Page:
REVIEW: プロメア [Puromea] [Promare] [2019]

Score: 7/10 | ★ ★ ★


Rating: PG-13| Runtime: 111 minutes | Release Date: May 24th, 2019 (Japan)
Studio: Toho Visual Entertainment / GKIDS
Director(s): Hiroyuki Imaishi
Writer(s): Kazuki Nakashima

“Oil and water as one!”

Its mechs vs. monsters storyline starts pretty straightforward. The latter are born from a mysterious mutation that gives a select percentage of the Earth’s population combustion powers that they simply couldn’t control at the time of the “Great World Blaze” en route to causing a mass genocide it’s taken three decades to overcome. The former are the creation of a new scientific law enforcement entity that goes by the name Foundation. With popular billionaire Kray Foresight (Masato Sakai) as its CEO, newly crafted high-tech resources augment a so-called “Freeze Force” of anti-Burnish (what those with the mutation are called) officers led by Vulcan Haestus (Taiten Kusunoki). A fascist unit doing more damage to humanity in Promepolis than good, the people’s true heroes are therefore known as “Burning Rescue.”

Screenwriter Kazuki Nakashima and director Hiroyuki Imaishi make certain we know this fact from the get-go once the almost extinction-level event prologue of their Puromea [Promare] fast-forwards to the present-day. A fire has just broken out at a skyscraper with the same properties as that which the Burnish manufacture from within and the Burning Rescue firefighting team is dispatched to the scene. Ignis Ex (Rikiya Koyama) calls the shots while Lucia Fex (Mayumi Shintani) works dispatch with an abundance of glee as her own technology is let loose in the field as piloted by Aina Ardebit (Ayane Sakura), Varys Truss (Tetsu Inada), Remi Puguna (Hiroyuki Yoshino), and over-confident rookie Galo Thymos (Ken’ichi Matsuyama). Saving victims comes first. Stopping the fire comes second. Arresting terrorists is third.

That last part is where we’re introduced to the Mad Burnish—evil sect of the aforementioned fire-starters that boldly goes out in public brandishing flames without mercy. And since Galo fancies himself a fearless man driven by a need to make Governor Kray proud (the politician saved his life when he was a boy), he brushes off orders to combat the formidable fugitive Lio Fotia (Taichi Saotome) and his cronies before the Freeze Force has an opportunity to claim jurisdiction. The ensuing fight prepares us for the fast-paced style of the whole that will continue straight through to the end with triangle flames, geometric tessellations, and a crude yet engaging 2D animation structure that keeps everything as smooth and legible as possible despite an energetic excess of chaos.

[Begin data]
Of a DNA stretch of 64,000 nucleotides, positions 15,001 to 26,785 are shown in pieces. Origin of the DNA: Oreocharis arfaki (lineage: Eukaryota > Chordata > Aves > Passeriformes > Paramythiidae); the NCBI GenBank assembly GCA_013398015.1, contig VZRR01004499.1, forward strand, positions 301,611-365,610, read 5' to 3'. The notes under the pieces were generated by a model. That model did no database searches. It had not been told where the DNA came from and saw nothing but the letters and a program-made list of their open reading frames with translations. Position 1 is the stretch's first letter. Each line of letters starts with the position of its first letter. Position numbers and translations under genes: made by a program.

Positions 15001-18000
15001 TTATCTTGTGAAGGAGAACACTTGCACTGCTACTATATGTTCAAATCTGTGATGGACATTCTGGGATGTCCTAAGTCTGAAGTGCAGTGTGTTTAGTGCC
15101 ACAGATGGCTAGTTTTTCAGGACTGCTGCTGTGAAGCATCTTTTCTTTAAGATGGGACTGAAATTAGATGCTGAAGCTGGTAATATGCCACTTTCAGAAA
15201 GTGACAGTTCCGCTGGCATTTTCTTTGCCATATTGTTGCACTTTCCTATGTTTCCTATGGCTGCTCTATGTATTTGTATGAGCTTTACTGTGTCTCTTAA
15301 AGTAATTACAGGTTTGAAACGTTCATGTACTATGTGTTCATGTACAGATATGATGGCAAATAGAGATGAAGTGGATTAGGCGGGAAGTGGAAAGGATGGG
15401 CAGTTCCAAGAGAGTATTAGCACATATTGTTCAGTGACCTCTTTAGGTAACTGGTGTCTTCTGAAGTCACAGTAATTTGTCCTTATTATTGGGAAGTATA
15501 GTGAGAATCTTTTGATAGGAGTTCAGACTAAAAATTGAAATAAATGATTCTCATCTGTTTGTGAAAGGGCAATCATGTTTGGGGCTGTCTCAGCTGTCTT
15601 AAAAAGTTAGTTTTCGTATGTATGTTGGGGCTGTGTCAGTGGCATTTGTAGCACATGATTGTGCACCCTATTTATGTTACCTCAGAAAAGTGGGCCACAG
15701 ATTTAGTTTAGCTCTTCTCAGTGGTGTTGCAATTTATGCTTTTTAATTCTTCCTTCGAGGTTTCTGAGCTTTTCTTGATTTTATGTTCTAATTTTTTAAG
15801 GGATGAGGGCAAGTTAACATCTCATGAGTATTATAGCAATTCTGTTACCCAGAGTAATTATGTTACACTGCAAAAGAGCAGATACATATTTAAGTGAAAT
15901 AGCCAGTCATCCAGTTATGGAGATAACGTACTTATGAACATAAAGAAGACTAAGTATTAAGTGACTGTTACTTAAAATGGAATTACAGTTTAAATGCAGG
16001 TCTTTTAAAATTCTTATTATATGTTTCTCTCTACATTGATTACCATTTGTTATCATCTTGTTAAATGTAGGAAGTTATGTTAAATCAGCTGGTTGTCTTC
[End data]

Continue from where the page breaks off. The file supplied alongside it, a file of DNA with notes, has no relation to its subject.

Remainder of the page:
It’s a lot of exposition to nail down even before adding that Aina’s scientist sister Heris (Ami Koshimizu) brings Kray’s “foresight” to fruition as his right-hand. And how about that tongue-in-cheek playfulness? While this goes beyond the governor’s name, you might be surprised how egregiously wild Nakashima and Imaishi’s humor gets. I don’t watch enough anime to say for certain, but it’s like they’re satirizing the genre with each off-the-wall embellishment. It’s one thing to have every new character/piece of tech earn a freeze-frame moment with their/its name in huge letters behind them, but another to do it ten times in one scene. Whether it’s aesthetic, brashly assertive characters, or plot subversions, however, nothing matches the jaw-dropping power of a deus ex machina literally named Deus X Machina.

But nothing feels out of place. The character intertitles occur during that initial battle and never cease. Galo’s refusal to back down from a challenge and go against his code to save the world or die trying never wavers. And Lio’s cocksure leadership of the Burnish ensures we realize quite early that the universal hatred towards his kind isn’t as simple as the Freeze Force pretends. The plot doesn’t go far enough to make this truth relevant social commentary outside the narrative’s need to set-up later twists, but I don’t think anyone will fault an action-packed cartoon trading in excitement from leaning solely upon theatricality for intrigue. Once aliens, last-minute role reversals, and eleventh hour saviors enter the fray, you’ll either embrace the ride or checkout completely anyway.

I’d recommend going with it because the result is a ton of fun. Saying more about the story would be spoilers, though, since it perpetually turns on a dime without warning. Obvious stuff about duplicitous and/or misjudged characters is easy to guess, but the results of that arrive as though by the seat of the filmmakers’ pants. This artistic choice keeps it fresh, lets them mock their own movie as it progresses forward, and maintains a desire to always have at least one more surprise up their sleeves. You can feel the enthusiasm that must have filled the room during the creative process with Nakashima and Imaishi one-upping themselves with every, barely-controlled, swerve of the wheel. My smile remained intact once the dust settled. Hopefully yours will too.


photography:
courtesy of GKIDS

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